decided: March 22, 1966.
AMERICAN CASUALTY COMPANY OF READING, APPELLANT
Appeal from order of Court of Common Pleas No. 1 of Philadelphia County, March T., 1960, No. 4303, in case of Samuel Posternack v. American Casualty Company of Reading.
Jan E. Du Bois, with him Joseph V. Pinto, and White & Williams, for appellant.
Gary Leedes, with him Harold E. Kohn, and Dilworth, Paxson, Kalish, Kohn & Dilks, for appellee.
Bell, C. J., Musmanno, Jones, Cohen, Eagen, O'Brien and Roberts, JJ. Opinion by Mr. Justice Eagen. Mr. Justice Cohen concurs in the result.
[ 421 Pa. Page 22]
The plaintiff, in this assumpsit action, owned a building in which he operated a retail furniture store. On January 27, 1960, the premises were destroyed by fire. Plaintiff claimed to be insured against fire loss by four policies of insurance, two of which were allegedly issued on January 20, 1960, by the American Insurance Company of New Jersey (American), and
[ 421 Pa. Page 23]
two issued on the same date by the defendant, American Casualty Company of Reading (Reading). When these loss claims were refused, suit was instituted against American in the Federal District Court for the Eastern District of Pennsylvania, and the instant separate action was brought against Reading in the Court of Common Pleas of Philadelphia.
Both American and Reading interposed similar defenses to the actions in their answers to the complaints. Both denied issuing the policies involved and alleged, inter alia, that they were written and countersigned by one Jack J. Perrin, as broker for James N. Lutz, a common agent for both insurance companies; that Perrin was not a licensed broker at the time, nor was he authorized to act or issue any policies on behalf of either company. It was also alleged that the policies were obtained by Perrin through fraudulent misrepresentations and were actually issued subsequent to the date of the fire.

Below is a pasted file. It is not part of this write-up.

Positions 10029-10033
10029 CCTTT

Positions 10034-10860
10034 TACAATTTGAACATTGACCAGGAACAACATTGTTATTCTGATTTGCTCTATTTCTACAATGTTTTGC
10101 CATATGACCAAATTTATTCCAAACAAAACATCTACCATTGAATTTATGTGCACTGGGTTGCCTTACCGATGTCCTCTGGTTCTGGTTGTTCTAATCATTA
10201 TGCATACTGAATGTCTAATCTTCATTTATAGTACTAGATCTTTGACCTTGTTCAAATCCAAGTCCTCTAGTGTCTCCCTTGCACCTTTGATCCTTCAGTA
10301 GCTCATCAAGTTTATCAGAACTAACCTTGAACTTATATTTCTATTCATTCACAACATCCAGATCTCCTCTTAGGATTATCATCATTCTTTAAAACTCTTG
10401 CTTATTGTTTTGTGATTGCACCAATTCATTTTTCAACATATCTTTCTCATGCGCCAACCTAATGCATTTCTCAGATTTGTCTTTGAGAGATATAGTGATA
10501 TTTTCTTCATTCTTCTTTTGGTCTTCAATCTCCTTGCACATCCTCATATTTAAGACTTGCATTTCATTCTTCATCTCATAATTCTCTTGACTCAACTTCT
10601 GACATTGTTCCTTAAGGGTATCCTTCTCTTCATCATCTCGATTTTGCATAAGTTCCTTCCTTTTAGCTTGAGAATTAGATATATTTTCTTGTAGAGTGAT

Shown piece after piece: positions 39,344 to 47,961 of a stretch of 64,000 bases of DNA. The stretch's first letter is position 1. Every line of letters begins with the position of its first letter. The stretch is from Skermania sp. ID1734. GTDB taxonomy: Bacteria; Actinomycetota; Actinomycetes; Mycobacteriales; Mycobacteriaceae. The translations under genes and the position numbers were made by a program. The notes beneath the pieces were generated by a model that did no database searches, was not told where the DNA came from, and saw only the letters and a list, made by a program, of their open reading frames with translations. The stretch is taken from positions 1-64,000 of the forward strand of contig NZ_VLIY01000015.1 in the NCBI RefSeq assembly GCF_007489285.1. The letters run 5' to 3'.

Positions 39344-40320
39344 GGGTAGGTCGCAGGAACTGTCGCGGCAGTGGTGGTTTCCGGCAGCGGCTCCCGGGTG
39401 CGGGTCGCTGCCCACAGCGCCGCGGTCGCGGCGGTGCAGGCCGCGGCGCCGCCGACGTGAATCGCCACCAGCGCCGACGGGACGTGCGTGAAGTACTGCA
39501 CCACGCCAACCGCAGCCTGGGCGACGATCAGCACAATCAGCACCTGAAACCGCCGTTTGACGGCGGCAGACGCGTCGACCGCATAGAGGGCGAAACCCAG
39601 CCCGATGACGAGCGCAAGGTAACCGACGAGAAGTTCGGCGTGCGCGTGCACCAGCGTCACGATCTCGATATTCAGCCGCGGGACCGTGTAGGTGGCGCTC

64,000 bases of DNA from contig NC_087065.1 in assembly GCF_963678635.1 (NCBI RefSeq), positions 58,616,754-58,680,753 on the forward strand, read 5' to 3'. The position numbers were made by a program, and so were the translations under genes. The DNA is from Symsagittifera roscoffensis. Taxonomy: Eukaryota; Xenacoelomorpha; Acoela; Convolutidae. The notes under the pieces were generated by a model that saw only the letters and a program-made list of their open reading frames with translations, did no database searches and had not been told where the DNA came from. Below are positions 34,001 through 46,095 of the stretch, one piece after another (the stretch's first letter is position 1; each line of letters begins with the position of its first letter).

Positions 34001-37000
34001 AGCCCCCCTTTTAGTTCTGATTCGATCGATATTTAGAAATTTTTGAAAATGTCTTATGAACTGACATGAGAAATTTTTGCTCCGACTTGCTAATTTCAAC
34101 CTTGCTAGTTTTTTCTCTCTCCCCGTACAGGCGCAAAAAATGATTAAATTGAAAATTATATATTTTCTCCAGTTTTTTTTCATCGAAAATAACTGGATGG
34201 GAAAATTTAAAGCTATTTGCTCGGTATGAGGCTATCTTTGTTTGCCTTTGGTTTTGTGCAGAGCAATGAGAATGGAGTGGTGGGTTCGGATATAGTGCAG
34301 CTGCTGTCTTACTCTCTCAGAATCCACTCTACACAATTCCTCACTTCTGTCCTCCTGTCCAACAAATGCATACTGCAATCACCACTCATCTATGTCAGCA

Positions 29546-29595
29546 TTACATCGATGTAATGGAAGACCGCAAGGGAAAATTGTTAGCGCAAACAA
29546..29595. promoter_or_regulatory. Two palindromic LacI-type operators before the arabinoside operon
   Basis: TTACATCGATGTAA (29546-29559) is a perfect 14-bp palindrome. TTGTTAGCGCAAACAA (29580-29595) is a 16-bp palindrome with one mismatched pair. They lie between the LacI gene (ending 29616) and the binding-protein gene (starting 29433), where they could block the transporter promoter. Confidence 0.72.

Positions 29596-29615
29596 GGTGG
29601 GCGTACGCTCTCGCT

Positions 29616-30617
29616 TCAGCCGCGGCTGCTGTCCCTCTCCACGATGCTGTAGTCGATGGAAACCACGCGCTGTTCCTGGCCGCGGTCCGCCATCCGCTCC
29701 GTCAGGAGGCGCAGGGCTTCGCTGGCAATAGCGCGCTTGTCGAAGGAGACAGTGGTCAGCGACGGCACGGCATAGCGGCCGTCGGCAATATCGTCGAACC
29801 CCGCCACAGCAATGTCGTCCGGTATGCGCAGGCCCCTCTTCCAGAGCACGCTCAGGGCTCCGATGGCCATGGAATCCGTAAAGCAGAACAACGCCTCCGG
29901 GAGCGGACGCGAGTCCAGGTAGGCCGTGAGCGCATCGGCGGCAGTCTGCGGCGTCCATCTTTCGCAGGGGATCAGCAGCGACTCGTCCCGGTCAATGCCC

The action against American came to trial first and resulted in a verdict and final judgment in favor of American. Subsequently, Reading filed a petition in the court below requesting leave to amend its answer to the complaint, pleading the verdict and judgment in the federal court case against American as res judicata, estoppel by judgment or collateral estoppel to the present action. When leave to so amend was denied, this appeal followed.
The plaintiff filed a motion to quash the appeal on the ground that the order appealed from is interlocutory. On this question, our language in the recent decision of Adcox v. Pa. Mfgrs.' Assn. Cas. Ins. Co., 419 Pa. 170, 213 A.2d 366 (1965) is apposite. See, also, Pellegrine v. Home Ins. Co., 200 Pa. Superior Ct. 48, 186 A.2d 662 (1962). The order is not interlocutory, and the motion to quash will be overruled. The new defense proposed is affirmative in nature and must be
[ 421 Pa. Page 24]
pleaded, otherwise it is waived. See, Pa. R. C. P. 1030, 1032, and Lang v. Recht, 171 Pa. Superior Ct. 605, 91 A.2d 313 (1952). The order involved effectively precludes proof at trial of what might possibly be a complete defense to the cause sued upon. As to this defense, at least, the order appealed from puts the defendant "out of court". It is, therefore, an appealable order.
Did the lower court err in refusing leave to amend?
It has long been the law in this Commonwealth that an amendment to the pleadings is a matter of judicial discretion: Yentzer v. Taylor Wine Co., Inc., 409 Pa. 338, 186 A.2d 396 (1962). By the same token, it is equally well established that such amendments should be liberally allowed except where surprise or prejudice to the other party will result, or where the amendment is against a positive rule of law. See, Schaffer v. Larzelere, 410 Pa. 402, 189 A.2d 267 (1963), and Kilian v. Allegheny Co. Dis., 409 Pa. 344, 185 A.2d 517 (1962).